This blog is a comprehensive resource that provides valuable information about the digital SAT, including details about its administration in test centers. 

The digital SAT is an advanced version of the traditional SAT exam that has transitioned from a pen-and-paper format to a digital format. This shift enables students to take the test using a computer instead of a physical booklet. The guide highlights the benefits and features of the digital SAT, such as a user-friendly interface, interactive tools, and a customizable test-taking experience.

In terms of test administration, the guide outlines the procedures followed in test centers for the digital SAT. It provides instructions for test coordinators, administrators, and proctors, including details on test setup, registration, test day protocols, and security measures. It ensures that educators have a comprehensive understanding of the logistics and requirements for administering the digital SAT in a controlled environment.

This guide serves as a comprehensive manual, equipping educators with the necessary knowledge and tools to navigate the digital SAT and administer the exam successfully, for the benefit of their students.

The Digital SAT Suite Transition

In response to the evolving needs of students and educators, the College Board has undertaken the task of creating a digital version of the SAT Suite of Assessments. This transition aims to provide a more streamlined and accessible testing experience for all stakeholders involved.

The digital SAT Suite is designed with several key objectives in mind. 

1. Firstly, it seeks to make the test-taking process easier for students. 

2. By moving away from the traditional pen-and-paper format, the digital SAT offers a more intuitive and user-friendly interface. 

3. Students can navigate through the test sections, access questions, and submit their answers with greater ease. 

4. The digital format also allows for features such as highlighting, underlining, and flagging questions, enabling students to engage with the test material in a more interactive manner.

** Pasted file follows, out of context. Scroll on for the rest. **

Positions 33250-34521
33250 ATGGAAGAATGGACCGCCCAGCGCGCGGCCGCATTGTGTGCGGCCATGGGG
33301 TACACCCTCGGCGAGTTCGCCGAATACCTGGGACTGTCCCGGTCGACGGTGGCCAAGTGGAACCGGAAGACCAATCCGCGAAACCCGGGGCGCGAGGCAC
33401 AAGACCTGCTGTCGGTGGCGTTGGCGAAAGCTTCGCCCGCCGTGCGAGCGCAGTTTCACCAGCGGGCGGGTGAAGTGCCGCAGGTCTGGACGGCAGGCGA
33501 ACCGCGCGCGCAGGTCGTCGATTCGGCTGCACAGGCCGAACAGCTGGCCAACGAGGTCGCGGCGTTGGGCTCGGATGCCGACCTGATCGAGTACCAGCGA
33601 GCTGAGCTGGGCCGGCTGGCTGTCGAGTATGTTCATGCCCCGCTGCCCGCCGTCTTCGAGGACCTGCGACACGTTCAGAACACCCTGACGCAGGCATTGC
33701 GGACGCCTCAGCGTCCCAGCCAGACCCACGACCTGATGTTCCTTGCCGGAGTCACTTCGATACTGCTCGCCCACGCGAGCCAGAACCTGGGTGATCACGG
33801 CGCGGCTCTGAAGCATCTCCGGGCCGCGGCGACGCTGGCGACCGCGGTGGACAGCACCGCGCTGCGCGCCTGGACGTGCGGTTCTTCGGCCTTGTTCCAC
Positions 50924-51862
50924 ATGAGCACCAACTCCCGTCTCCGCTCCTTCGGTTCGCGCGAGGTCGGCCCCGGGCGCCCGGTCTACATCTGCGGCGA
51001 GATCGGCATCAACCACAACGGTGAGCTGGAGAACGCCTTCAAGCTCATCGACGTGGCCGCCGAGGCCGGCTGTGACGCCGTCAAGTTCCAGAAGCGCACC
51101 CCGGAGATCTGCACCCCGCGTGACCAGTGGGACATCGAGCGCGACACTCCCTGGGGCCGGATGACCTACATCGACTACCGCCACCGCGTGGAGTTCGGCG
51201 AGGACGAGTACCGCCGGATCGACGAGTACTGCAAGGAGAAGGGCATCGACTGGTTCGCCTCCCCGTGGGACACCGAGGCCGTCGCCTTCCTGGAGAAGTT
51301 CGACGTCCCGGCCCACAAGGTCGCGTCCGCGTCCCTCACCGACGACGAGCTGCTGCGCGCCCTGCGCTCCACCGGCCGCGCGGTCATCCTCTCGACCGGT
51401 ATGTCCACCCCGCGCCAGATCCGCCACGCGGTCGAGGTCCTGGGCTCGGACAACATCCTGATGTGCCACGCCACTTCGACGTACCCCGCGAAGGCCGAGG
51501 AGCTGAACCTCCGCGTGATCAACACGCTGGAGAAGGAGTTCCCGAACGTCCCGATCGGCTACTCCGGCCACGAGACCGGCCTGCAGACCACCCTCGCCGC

Furthermore, the transition to the digital SAT Suite also focuses on making the test administration process easier for educators. With the digital format, test coordinators and administrators can efficiently manage the logistics of test administration, including registration, test setup, and score reporting. 

The digital platform offers built-in tools for test security, such as randomized question orders and secure browser settings, ensuring a more controlled and standardized testing environment.

In addition to enhanced accessibility and ease of administration, the digital SAT Suite places a strong emphasis on security. The College Board has implemented robust measures to protect the integrity of the test and prevent cheating. 

These measures help ensure a fair and reliable assessment process, reinforcing the value and credibility of the SAT Suite.

Moreover, the digital SAT Suite strives to be more relevant to the needs and skills required for success in higher education and beyond. 

Additionally, the digital platform can adapt the difficulty level of questions based on a student's responses, providing a more personalized and tailored testing experience.

What’s Staying the Same and What’s Changing?

The digital SAT still: 

1. Measures the knowledge and skills that matter most to universities. 

2. Is scored on a 1600-point scale. 

3. Is administered in a school or in a test center with a proctor present—not at home. 

4. Supports all students, including those who need accommodations on test day. 

5. Offers free practice that’s available to everyone.

Changes with digital testing: 

1. The SAT is more secure and flexible. 

2. Test takers have more time, on average, to answer each question, which means that more than ever before, the SAT measures students’ skills and knowledge, not their test-taking speed.

3. The SAT is shorter—about 2 hours instead of 3. 

4. Students can take the SAT on a laptop or tablet.

Inside the Digital SAT Suite: Multistage Adaptive Testing and Modules